Popularity of sailing has increased many fold over the last few decades. Frequently, it is necessary to lower the sails during periods of excessive wind or when approaching a docking area. One problem with lowering a sail is that it drapes over the boom holding the lower portion of the sail and rests on the bottom of the sailboat or on top of the cabin. The result is the sail obstructs the vision of a helmsman, becomes dirty dragging in the bottom of the boat or the cabin top, and makes it difficult to pivot the boom around the mast because of the dragging sail. The present invention is directed towards eliminating these problems by providing a means useful with a sailboat boom for catching a sail as it is being lowered.

SUMMARY OF THE INVENTION

More particularly, the present invention is directed to apparatus useful in combination with a sailboat boom for forming a basket-like structure positioned to catch a sail as it is being lowered.

In accordance with a significant feature of the invention, the boom supports arms which are movable between a retracted position and an extended position. In the retracted position, the arms are out of the way and do not interfere with the normal functioning of the boom. In the extended position, the arms move outwardly from the boom to form a basket-like structure useful for catching a sail as it is being lowered.

The preferred sail catching apparatus disclosed herein comprises a plurality of arms pivotally mounted along each side of a sailboat boom. Each arm has an associated stop means which defines a predetermined angle beyond which the arm cannot pivot. The arms along each side of the boom are interconnected by a plurality of line segments so that when the aft or rearmost arm is pivoted outwardly to its respective stop means, the other arms on that same side also will be pivoted outwardly to their respective stop means by tension on the line segments. The arms when pivoted outwardly define, in conjunction with the line segments, a basket for containing the sail when it is lowered.

BRIEF DESCRIPTION OF THE DRAWINGS

FIG. 1 is a side elevation view of the sail catcher provided by the invention;

FIG. 2 is a plan view showing the arms of the sail catcher in a fully extended position;

FIG. 3 is a front view showing an upper tilt to the arms;

FIG. 4 is a cross-sectional view taken along line 4--4 of FIG. 1;

FIG. 5 is a side view showing mounting of the hinge pin holder to the boom;

FIG. 6 is a plan view showing mounting of the hinge pin holder to the boom;

FIG. 7 is a cross-sectional view taken along line 7--7 of FIG. 2 showing a tapered shim for providing an upward tilt to the sail catcher arm; and

FIG. 8 is a cross-sectional view showing mounting of the hinge pin holder to an elliptically-shaped boom.

DETAILED DESCRIPTION

A detailed illustrative embodiment of the invention disclosed herein exemplifies the invention and is currently considered to be the best embodiment for such purposes. However, it is to be recognized that other means for mounting and extending the sail catcher arms could be utilized. Accordingly, the specific embodiment disclosed is only representative in providing a basis for the claims which define the scope of the present invention.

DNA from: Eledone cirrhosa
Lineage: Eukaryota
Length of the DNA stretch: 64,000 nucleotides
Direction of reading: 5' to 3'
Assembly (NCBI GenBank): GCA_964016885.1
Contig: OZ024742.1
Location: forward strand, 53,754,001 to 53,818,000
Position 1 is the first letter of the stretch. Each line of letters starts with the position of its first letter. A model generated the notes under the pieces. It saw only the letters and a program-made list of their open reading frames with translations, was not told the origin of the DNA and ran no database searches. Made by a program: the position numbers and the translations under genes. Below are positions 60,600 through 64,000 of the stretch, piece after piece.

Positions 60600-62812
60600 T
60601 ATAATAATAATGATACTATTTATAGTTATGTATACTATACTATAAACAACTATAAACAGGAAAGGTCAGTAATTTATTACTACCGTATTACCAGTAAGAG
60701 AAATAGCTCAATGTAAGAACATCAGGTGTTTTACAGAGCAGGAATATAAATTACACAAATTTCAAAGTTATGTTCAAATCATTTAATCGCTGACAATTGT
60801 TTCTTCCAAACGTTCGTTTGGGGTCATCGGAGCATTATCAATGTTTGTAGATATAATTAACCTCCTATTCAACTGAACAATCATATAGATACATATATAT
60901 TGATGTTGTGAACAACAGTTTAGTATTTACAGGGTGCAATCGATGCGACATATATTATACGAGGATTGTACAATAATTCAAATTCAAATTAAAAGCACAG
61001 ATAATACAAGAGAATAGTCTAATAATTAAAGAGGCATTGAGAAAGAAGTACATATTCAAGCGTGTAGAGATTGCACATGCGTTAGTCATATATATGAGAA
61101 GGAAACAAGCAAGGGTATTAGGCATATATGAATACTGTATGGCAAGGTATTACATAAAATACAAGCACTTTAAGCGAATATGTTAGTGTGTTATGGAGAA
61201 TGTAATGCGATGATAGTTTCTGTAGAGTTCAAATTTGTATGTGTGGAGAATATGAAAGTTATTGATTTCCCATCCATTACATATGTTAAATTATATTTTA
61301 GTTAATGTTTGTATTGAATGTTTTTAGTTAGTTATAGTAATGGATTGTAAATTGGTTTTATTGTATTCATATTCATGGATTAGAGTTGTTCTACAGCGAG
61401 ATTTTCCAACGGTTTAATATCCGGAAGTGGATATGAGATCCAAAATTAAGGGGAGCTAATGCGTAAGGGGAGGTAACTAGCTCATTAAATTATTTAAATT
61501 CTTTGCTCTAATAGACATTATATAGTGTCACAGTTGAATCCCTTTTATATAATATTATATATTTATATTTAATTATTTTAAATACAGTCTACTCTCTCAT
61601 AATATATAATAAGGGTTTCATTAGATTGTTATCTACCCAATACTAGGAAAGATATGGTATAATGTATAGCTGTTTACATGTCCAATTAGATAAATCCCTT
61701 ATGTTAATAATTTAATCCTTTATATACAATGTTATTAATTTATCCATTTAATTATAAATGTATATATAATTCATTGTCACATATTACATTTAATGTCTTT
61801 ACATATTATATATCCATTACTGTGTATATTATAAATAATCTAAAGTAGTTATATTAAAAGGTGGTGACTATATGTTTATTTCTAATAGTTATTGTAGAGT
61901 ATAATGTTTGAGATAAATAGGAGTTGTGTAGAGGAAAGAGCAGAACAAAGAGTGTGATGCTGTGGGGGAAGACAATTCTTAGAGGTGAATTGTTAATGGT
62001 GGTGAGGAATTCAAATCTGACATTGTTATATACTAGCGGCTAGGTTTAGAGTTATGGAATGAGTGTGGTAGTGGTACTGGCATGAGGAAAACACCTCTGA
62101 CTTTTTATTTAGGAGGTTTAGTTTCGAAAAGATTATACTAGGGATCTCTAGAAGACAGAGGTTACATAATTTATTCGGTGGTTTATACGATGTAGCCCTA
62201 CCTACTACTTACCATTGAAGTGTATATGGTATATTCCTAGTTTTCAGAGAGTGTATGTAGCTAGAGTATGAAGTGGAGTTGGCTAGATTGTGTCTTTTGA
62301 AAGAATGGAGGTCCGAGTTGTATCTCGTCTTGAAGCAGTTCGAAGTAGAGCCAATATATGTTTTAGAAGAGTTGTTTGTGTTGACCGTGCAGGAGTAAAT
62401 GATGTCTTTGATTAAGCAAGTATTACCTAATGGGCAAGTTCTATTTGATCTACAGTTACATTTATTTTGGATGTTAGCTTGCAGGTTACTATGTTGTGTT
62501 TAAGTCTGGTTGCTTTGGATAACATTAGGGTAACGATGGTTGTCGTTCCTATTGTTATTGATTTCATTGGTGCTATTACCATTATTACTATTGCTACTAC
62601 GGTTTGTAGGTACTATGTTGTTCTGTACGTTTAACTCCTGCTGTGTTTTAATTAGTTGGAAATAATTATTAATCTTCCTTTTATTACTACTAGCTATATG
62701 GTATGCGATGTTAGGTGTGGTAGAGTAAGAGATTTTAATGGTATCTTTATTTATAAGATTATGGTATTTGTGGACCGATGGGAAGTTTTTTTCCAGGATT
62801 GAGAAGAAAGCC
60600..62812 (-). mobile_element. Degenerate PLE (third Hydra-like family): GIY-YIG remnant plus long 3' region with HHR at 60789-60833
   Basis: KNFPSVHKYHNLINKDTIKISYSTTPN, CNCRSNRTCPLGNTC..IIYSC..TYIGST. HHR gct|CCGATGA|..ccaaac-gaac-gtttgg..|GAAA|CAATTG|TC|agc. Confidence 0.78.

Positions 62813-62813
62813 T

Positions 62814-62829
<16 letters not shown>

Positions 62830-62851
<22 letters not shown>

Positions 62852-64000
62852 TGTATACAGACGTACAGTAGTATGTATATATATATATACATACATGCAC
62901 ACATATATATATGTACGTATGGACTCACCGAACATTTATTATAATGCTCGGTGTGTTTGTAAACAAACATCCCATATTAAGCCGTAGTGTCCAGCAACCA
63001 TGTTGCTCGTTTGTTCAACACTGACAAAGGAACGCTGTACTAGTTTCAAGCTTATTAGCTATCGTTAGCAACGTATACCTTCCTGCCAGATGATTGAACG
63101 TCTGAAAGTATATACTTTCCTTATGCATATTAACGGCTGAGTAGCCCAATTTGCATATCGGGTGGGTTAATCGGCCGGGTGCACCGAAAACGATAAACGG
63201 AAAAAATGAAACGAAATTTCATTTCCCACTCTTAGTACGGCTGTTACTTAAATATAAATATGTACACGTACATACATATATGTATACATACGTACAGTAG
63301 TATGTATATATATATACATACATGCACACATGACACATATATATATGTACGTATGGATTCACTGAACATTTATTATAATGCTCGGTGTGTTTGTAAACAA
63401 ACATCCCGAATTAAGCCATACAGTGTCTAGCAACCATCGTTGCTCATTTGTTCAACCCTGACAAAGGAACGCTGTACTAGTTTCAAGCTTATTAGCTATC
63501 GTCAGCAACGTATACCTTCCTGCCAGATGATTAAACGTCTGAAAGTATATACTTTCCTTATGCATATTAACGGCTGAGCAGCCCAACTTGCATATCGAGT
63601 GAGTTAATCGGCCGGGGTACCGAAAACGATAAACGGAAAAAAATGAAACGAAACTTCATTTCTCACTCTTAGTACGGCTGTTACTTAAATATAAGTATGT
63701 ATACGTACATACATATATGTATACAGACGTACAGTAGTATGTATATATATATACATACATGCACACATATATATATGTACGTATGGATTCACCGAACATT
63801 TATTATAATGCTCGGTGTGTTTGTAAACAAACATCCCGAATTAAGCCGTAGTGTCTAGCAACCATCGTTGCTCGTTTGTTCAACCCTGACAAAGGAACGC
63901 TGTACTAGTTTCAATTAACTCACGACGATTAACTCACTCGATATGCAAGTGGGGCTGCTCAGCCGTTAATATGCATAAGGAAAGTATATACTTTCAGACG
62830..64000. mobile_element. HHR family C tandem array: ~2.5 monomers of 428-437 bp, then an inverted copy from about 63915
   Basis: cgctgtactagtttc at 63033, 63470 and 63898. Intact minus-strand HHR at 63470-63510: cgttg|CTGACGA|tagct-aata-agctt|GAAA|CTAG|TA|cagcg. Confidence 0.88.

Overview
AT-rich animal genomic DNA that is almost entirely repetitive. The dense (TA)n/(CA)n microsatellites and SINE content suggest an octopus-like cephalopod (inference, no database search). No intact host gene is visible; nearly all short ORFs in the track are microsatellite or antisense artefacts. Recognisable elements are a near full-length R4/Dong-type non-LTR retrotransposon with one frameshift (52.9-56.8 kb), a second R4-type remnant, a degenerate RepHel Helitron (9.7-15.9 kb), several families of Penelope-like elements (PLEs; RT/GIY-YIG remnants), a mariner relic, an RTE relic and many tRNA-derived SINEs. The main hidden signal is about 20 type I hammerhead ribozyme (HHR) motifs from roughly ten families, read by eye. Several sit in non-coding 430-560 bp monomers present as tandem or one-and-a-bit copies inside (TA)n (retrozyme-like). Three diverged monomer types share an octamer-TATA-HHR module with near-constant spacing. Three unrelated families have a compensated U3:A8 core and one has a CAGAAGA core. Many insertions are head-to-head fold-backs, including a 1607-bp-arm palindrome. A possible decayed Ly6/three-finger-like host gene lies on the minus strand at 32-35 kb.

As previously explained, the invention provides a plurality of pivotally mounted arms on each side of a sail boom. All arms on one side of the boom are interconnected by a plurality of line segments so that when an aft arm is pivoted outwardly from the boom, the remaining arms on that side of the boom will be pulled outwardly also. Two securing lines are formed by an extension of one of the line segments and are used to extend the arms and hold them in place. Stop means are provided for each arm so that it can pivot to a predetermined angle, this angle generally being 90° with respect to the boom. A means is provided so that the end of the securing line can be tied to the boom, thereby holding the arms in an extended configuration. In accordance with another feature of the invention, the arms are attached to the boom in a way so that when in a fully extended position, they angle upwardly with respect to the horizontal in order to catch the sail as it is lowered. A magnet is provided at the non-pivoted or outer end of each arm, the magnet being in a magnetically coupled relationship to a corresponding magnet mounted on the boom when the arm is pivoted inwardly against the boom so that the arms are held flush against the boom when not in use.

Referring now to FIGS. 1 and 2, a sailboat mast 10 is mounted to the floor 12 of a sailboat and has rotatably mounted boom 14 from which a sail (not shown) is to be attached. Two arms are mounted on each side of the boom, the ones on the right side being designated as first arms 16 and 16', the ones on the left side of the boom being designated as second arms 18 and 18'. On each side of the boom 14 and at its end, small strap loops 20 and 20' and cleats 22 and 22' are provided. Referring to FIG. 2, the first arms 16 and 16' and the second arms 18 and 18' are shown in a fully extended position, the aftermost arms 16 and 18 defining a first arm pair, and the forward arms 16' and 18' defining a second arm pair. The aftermost arm is defined as the arm whose end rotates away from all the other arm ends when it pivots outwardly. Thus, if the arms were pivoted at the opposite ends than shown in FIG. 1, then the aftermost arms would be those closest to the mast. Although the arms of each arm pair are shown directly opposite each other, it is not necessary that the arms be spaced opposite each other, nor is it necessary that there be the same number of arms on each side of the boom 14.